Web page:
Across Australia the switch to Digital Television was a progressive one which took place over many years and judging by the number of calls I received on both Radio and Podcast technology shows – a successful one for most Australians.  2014 presents a new challenge as the nation takes its final step in the move to Digital – the retune!

Its time to retune your TV

Its time to retune your TV

Apart from better quality and more channels, one of the key drivers of the switch to Digital TV was the federal government’s “Digital Dividend”.  The idea being that once all the TV stations are broadcasting in Digital, the “space” in the air known as “spectrum” which was used by Analogue TV could be auctioned off by the government.

That Auction took place last year and looks to have brought in a healthy couple of billion dollars. However, the space that was auctioned off isn’t available just yet.  Across the country all the TV transmitters need to be changed to move the channels into a single block together, freeing up a large contiguous block of spectrum – more valuable than lots of little bits and pieces.

So how does this affect you?

As a viewer, the end result is no different.  The same number of TV channels are being broadcast, they will appear on the same channel numbers on your TV.  However, behind the scenes your TV and the transmitter need to have a bit of a reconfiguration which actually moves several channels around.

What do you need to do?

Every single Television in Australia must be retuned in 2014.  The specific date depends on the area you are in – Sydney happens tomorrow Tuesday 18 March.  For your local date check the Government’s retune website.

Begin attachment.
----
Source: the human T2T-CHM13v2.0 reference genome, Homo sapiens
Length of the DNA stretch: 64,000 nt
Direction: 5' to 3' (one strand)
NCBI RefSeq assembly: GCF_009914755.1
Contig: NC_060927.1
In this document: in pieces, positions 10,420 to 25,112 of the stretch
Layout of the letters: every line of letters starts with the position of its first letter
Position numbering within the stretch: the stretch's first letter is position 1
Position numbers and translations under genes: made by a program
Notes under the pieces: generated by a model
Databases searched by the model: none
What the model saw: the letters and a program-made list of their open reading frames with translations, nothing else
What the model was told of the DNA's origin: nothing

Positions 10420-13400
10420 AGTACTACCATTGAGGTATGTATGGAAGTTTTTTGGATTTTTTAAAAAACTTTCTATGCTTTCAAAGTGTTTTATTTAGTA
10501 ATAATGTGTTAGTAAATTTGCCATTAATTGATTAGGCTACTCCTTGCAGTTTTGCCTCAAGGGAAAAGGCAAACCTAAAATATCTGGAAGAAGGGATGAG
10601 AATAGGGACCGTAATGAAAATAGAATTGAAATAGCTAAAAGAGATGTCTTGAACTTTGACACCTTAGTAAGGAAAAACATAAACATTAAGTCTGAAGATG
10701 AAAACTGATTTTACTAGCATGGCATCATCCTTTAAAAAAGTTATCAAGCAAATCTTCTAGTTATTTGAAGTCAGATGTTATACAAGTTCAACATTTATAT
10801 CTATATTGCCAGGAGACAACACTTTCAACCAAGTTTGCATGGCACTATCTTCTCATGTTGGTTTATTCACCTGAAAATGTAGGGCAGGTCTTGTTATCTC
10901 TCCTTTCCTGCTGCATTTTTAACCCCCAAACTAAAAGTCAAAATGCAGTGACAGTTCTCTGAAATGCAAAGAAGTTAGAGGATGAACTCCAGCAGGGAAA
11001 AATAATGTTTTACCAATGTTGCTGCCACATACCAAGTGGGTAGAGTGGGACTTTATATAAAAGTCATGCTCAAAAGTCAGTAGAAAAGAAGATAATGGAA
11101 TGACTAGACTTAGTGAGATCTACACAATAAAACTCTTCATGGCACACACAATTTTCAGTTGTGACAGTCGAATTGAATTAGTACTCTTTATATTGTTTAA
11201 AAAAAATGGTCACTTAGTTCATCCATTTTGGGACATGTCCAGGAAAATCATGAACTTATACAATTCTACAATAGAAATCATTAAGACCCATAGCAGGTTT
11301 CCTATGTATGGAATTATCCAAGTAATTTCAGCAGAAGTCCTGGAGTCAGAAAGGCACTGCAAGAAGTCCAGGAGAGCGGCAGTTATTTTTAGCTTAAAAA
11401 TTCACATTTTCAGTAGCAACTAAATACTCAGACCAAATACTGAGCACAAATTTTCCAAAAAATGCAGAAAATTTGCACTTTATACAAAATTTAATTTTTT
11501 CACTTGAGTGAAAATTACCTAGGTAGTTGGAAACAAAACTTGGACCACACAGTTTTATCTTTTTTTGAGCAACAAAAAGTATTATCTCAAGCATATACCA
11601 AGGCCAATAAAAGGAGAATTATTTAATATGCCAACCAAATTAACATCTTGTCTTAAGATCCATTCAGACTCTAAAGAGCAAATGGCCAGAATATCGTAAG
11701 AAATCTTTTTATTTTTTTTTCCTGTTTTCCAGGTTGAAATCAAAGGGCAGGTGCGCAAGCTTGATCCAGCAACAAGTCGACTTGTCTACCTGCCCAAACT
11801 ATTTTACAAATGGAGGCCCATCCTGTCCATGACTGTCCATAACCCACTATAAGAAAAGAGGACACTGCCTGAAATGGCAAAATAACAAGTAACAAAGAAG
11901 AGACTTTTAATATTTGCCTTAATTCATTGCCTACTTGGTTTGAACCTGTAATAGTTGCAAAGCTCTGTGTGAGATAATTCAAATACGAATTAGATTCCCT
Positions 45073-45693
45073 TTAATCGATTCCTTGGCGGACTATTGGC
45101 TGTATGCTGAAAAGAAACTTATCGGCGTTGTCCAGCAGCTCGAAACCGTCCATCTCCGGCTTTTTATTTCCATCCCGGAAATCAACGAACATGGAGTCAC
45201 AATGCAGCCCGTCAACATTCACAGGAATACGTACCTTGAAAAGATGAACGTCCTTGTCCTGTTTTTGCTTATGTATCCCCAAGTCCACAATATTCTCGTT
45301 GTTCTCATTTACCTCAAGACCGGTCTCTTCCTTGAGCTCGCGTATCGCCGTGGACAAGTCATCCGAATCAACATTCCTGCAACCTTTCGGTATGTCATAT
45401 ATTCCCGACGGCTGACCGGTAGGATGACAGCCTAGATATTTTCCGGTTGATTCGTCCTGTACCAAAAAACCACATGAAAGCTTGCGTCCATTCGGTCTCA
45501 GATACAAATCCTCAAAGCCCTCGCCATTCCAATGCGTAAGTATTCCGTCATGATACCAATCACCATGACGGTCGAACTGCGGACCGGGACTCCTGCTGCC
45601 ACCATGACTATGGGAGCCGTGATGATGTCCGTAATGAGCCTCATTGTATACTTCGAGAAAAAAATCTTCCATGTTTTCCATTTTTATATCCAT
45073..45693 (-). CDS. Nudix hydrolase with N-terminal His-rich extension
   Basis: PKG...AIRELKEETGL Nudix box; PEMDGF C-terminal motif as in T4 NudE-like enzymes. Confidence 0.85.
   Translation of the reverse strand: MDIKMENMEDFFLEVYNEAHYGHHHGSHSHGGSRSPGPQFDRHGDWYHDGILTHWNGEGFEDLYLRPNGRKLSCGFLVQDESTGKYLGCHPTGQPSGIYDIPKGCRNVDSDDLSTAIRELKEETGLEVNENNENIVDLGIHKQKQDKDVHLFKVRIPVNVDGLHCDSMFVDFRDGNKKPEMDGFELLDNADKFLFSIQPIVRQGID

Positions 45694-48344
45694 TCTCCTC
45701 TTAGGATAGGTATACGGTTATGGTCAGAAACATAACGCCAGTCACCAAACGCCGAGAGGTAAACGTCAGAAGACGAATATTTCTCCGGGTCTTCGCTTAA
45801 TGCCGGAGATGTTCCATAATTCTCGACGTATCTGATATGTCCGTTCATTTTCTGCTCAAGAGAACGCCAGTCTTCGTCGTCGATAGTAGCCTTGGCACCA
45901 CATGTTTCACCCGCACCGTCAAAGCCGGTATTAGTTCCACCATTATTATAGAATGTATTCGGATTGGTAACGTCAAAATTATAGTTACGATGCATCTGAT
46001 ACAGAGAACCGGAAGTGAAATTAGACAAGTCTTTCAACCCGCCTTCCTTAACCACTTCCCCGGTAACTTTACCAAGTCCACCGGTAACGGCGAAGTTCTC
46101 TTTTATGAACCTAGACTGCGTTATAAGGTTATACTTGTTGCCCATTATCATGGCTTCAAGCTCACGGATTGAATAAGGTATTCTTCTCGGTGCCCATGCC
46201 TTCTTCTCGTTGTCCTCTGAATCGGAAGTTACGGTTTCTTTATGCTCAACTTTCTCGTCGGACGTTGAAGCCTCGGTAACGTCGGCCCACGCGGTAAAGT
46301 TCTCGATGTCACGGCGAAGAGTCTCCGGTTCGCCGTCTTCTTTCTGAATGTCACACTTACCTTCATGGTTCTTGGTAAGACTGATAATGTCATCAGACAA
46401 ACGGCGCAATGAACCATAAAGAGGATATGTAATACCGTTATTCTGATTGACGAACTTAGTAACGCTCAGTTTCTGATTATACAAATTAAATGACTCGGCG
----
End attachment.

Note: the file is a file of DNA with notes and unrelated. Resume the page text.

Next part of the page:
Retuning your TV isn’t as easy as you might hope on some sets.  Every single make and model is different.  The basic principles are the same.  You need to get into your TV’s menu – to do this, grab your remote and find the MENU button.

The retune menu - found on a Sanyo TV

The retune menu – found on a Sanyo TV

Once in there, look for an option related to “Setup” or “Channels” or “Tuning”  Look then for an option to “Auto-tune” or “search”.  This will set your TV off looking for the latest channel configurations.

It’s a process that takes about 3-5 minutes, and if you’re worried about doing something wrong to your TV – don’t be – the worst you can do is a factory reset, and the good news is – that will force a retune also.

What if I don’t do it?

If you don’t retune your TV you won’t get all the stations available on Free-to-air TV.  In different locations across Australia this will affect different channels.  In Sydney, if you do not retune your TV – when you next go to watch SBS channels (SBS ONE, SBS HD, SBS 2, NITV) you’ll get a black screen or “no signal”.  A simple retune will ensure you’re getting every channel.

Once I’ve done my TV is that it?

That’s it for that TV, but you should remember that every Digital TV needs to be retuned, so if you’ve got a TV in the kitchen, the bedroom, the man-cave or anywhere else, it needs the same treatment.

Additionally, take the time to think about your neighbours and relatives, particularly the elderly – this isn’t the easiest process in the world – so pop round and help out your friends, family and neighbours.

I have Foxtel – do I need to do anything?

Yes.  While you won’t need to do anything to your Foxtel box, and viewing channels like SBS (channel 104 on Foxtel) won’t change – don’t forget that behind every good Foxtel connection is a standard TV.  Should you choose at some stage not to keep your Foxtel service, or if your Foxtel service is unavailable for technical reasons, how will you watch TV?

To check and retune, disconnect your Foxtel box from the TV and flick through the channels using your TV remote control.  If you’re not getting all those Free-to-Air Digital Channels (ABC, ABC2/4, ABC3, ABC News 24, SBS, SBS HD, SBS 2, NITV, Seven, 7Mate, 7 Two, Nine, Go!, Gem, Ten, One, Eleven and more) then you need to retune.

Plus, don’t forget those TVs in the house that don’t have a Foxtel box.